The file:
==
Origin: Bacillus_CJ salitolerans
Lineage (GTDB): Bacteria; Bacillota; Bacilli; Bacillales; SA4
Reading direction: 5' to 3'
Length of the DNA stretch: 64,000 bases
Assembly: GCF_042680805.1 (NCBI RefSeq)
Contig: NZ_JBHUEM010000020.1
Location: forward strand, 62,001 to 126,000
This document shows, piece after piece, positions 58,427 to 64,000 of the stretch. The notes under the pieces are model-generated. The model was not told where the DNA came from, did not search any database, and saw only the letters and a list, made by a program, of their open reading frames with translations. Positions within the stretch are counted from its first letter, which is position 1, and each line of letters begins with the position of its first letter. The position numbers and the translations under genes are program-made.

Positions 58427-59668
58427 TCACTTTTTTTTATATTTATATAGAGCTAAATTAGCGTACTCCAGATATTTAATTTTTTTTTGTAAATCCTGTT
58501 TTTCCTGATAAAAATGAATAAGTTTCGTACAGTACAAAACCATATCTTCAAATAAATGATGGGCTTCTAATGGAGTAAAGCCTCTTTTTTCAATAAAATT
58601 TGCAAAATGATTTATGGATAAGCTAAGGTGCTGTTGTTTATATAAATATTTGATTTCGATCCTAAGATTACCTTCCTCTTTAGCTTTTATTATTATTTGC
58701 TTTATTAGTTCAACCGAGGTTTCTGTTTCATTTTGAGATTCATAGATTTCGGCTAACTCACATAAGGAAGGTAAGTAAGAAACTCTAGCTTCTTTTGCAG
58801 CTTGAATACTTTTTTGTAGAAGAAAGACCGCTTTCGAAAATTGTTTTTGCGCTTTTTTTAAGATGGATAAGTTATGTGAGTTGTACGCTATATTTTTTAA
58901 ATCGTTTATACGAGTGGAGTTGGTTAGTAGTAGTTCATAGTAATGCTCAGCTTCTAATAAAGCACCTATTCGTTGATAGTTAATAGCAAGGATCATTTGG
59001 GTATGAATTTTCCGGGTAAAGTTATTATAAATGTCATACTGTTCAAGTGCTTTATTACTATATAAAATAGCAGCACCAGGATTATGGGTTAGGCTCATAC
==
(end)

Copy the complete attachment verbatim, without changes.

Origin: Bacillus_CJ salitolerans
Lineage (GTDB): Bacteria; Bacillota; Bacilli; Bacillales; SA4
Reading direction: 5' to 3'
Length of the DNA stretch: 64,000 bases
Assembly: GCF_042680805.1 (NCBI RefSeq)
Contig: NZ_JBHUEM010000020.1
Location: forward strand, 62,001 to 126,000
This document shows, piece after piece, positions 58,427 to 64,000 of the stretch. The notes under the pieces are model-generated. The model was not told where the DNA came from, did not search any database, and saw only the letters and a list, made by a program, of their open reading frames with translations. Positions within the stretch are counted from its first letter, which is position 1, and each line of letters begins with the position of its first letter. The position numbers and the translations under genes are program-made.

Positions 58427-59668
58427 TCACTTTTTTTTATATTTATATAGAGCTAAATTAGCGTACTCCAGATATTTAATTTTTTTTTGTAAATCCTGTT
58501 TTTCCTGATAAAAATGAATAAGTTTCGTACAGTACAAAACCATATCTTCAAATAAATGATGGGCTTCTAATGGAGTAAAGCCTCTTTTTTCAATAAAATT
58601 TGCAAAATGATTTATGGATAAGCTAAGGTGCTGTTGTTTATATAAATATTTGATTTCGATCCTAAGATTACCTTCCTCTTTAGCTTTTATTATTATTTGC
58701 TTTATTAGTTCAACCGAGGTTTCTGTTTCATTTTGAGATTCATAGATTTCGGCTAACTCACATAAGGAAGGTAAGTAAGAAACTCTAGCTTCTTTTGCAG
58801 CTTGAATACTTTTTTGTAGAAGAAAGACCGCTTTCGAAAATTGTTTTTGCGCTTTTTTTAAGATGGATAAGTTATGTGAGTTGTACGCTATATTTTTTAA
58901 ATCGTTTATACGAGTGGAGTTGGTTAGTAGTAGTTCATAGTAATGCTCAGCTTCTAATAAAGCACCTATTCGTTGATAGTTAATAGCAAGGATCATTTGG
59001 GTATGAATTTTCCGGGTAAAGTTATTATAAATGTCATACTGTTCAAGTGCTTTATTACTATATAAAATAGCAGCACCAGGATTATGGGTTAGGCTCATAC